As to the mystery itself: it's the Giant Rat of Sumatra! Somebody actually wrote the Giant Rat of Sumatra and it wasn't a Princess Bride crossover! And, being about Sumatra, it *did* have to confront colonialism directly. I would love to see a judgement on this from someone with better judgement about it than I; but I think Davies actually managed to do it with minimal fail. You have to be willing to trust through the beginning of the story, where it looks like it's going to be vaguely along the line of Sign of Four, but by the time you get to the end, the story has condemned colonialism and all its evils much more strongly than Doyle could ever have dared (without turning the novel into a sermon about it.) No more details for fear of spoilers, but it almost gave me confidence that it's possible to write Holmes fic that addresses the Empire and do it well without losing the things that make me like Holmesverse.

I think the main reason I like it better, though, is that when you're writing a historical novel about a woman who is awesome and breaks out of expectations, you basically have three choices: a) a woman who has left respectability behind and is quite happy to live outside its protection (movieverse Irene); b) a woman who has come to understand that respectability isn't everything, but it is *something*, and has learned to move between the two roles with grace and impunity (bookverse Irene); and c) a woman who is so thoroughly respectable that she can do almost anything she wants, because anything she does is by definition respectable, because she defines respectable (movieverse Mary).

Types A and B can be lots of fun, but when there's a character who properly embodies C, I adore them deeply. It's harder, I think, because you have to be willing to really look deep in to standard stereotypes and roles, and you have to make the character earn it, but it's a method of working around society's boundaries that I think gets too often overlooked in modern fiction (and I think describes how far more real women survived than the outright, in-your-face rebels.) And Mrs. Hudson, in this story, is type C to her marrow, and you actually get to see the process of her teaching Flotty how to become the same (and what happens when Flotty overreaches and doesn't quite pull it off.)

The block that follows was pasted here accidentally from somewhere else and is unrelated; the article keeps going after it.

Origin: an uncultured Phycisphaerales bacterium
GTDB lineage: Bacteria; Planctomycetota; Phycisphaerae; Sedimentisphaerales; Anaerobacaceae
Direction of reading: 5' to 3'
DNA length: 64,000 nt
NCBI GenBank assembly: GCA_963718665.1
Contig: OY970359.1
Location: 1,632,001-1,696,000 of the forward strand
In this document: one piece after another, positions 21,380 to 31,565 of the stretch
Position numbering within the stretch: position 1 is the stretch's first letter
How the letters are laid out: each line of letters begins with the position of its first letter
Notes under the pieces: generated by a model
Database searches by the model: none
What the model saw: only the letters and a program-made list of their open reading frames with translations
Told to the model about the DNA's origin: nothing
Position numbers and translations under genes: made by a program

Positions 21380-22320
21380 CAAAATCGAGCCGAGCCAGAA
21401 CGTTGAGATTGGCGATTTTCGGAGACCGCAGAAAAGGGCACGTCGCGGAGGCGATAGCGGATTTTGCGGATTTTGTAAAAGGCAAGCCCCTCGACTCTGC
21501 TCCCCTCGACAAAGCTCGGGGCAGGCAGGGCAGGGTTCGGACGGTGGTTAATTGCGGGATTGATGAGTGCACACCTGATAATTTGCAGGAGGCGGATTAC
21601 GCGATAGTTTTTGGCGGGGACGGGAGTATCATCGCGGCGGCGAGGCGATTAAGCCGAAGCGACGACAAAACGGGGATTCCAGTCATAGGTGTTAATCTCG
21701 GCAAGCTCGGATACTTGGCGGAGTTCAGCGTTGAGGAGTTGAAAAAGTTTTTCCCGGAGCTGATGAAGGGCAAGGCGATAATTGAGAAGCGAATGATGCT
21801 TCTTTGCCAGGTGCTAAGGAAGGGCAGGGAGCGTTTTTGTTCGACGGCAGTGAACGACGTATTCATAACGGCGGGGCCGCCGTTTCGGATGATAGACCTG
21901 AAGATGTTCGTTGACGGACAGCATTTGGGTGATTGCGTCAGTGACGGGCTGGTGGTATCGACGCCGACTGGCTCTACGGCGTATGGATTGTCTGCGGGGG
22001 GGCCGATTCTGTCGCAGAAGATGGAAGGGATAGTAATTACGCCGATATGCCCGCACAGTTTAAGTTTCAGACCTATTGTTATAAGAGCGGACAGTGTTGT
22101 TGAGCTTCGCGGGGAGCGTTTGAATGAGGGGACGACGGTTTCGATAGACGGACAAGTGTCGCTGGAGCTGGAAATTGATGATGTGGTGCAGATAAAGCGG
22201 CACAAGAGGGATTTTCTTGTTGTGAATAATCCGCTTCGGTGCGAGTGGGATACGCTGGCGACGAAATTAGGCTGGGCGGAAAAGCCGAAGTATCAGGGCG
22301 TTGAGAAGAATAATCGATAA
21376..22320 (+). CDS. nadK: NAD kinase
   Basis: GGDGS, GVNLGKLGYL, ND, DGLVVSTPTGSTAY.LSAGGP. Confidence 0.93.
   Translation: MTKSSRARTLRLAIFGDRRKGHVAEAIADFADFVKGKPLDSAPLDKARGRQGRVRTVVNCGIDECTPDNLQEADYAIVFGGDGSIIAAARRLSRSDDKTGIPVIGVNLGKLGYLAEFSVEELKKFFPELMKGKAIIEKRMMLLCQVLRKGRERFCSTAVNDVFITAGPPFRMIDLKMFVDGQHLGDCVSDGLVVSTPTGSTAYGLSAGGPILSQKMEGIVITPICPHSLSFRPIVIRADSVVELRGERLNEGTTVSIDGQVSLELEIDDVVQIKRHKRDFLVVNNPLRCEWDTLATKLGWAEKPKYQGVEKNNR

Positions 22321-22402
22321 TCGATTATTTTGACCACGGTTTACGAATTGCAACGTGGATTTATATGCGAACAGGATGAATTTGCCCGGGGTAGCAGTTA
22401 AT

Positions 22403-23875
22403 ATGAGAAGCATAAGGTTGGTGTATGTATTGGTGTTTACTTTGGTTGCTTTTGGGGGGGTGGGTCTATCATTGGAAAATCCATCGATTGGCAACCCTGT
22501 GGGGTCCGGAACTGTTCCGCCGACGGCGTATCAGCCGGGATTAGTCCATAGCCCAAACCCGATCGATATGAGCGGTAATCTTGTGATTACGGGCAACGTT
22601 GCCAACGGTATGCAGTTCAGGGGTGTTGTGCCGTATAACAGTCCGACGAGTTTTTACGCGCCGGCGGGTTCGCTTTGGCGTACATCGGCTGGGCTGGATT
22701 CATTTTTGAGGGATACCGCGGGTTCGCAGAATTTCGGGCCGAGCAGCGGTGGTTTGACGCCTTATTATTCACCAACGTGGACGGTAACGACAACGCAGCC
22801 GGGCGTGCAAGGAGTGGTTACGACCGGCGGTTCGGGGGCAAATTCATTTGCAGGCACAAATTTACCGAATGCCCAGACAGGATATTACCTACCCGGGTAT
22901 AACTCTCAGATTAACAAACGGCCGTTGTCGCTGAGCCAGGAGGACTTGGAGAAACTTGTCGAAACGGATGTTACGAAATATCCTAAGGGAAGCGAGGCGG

(Mrs. Hudson! More people need to write about Mrs. Hudson, yo! If Martin Davies can do it, so can you!)

Verdict: Fun but not life-changing; would read more if I stumbled upon it. Also, very glad it exists. ( )
  melannen | Mar 22, 2010 |
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This book is dedicated to my father, a truly great storyteller
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It was Scraggs, the grocer's boy, taking pity on my impoverished circumstances and the collapse of my spirits, who made the introduction that was to change my life.
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Amazon.com Product Description (ISBN 0425198456, Paperback)

Entering into service as housekeeper for the distinguished investigator Sherlock Holmes and his associate Dr. Watson, Mrs. Hudson expands her duties beyond keeping things tidy.

The great detective's latest client is a traveler recently returned from the Far East-and nearly killed under mysterious circumstances. He says he's under a Sumatran curse that will end his life.

While Holmes and Watson seek a less superstitious solution to the man's dilemma, Mrs. Hudson and Flottie, the orphan girl in her care, take it upon themselves to investigate the case. They are determined to solve the mystery-even if it entails pointing Mrs. Hudson's employers in the right direction.

(retrieved from Amazon Thu, 12 Mar 2015 18:14:01 -0400)

"Newly employed as housekeeper to the eminent detective Sherlock Homes and the ever-present Dr. Watson, the stalwart Mrs. Hudson tends to mind her own affairs as long as others mind theirs. But when a terrified young man shows up pleading for help from Holmes, she finds herself a bit more involved than usual. It seems that the young man, recently returned from the Far East, claims to be living in mortal fear of a Sumatran curse he's fallen under, which has already caused him to experience a narrow escape from death. Holmes, of course, doesn't believe in such rubbish, and goes about searching for a more earthbound explanation, with Watson's help." "Mrs. Hudson doesn't believe in curses either, but she does know that there's more than one way to catch a killers. So, using her own inimitable common sense and somewhat formidable personality, she sets out to solve the case with the assistance of the loyal Flottie - an orphan girl she rescued from a wretched fate. Even as she finds herself one step ahead of her own employer at times, Mrs. Hudson soon realizes that in this game of lethal cat-and-mouse, catching a killer is one thing - but keeping a killer from catching you is quite another."--BOOK JACKET.… (more)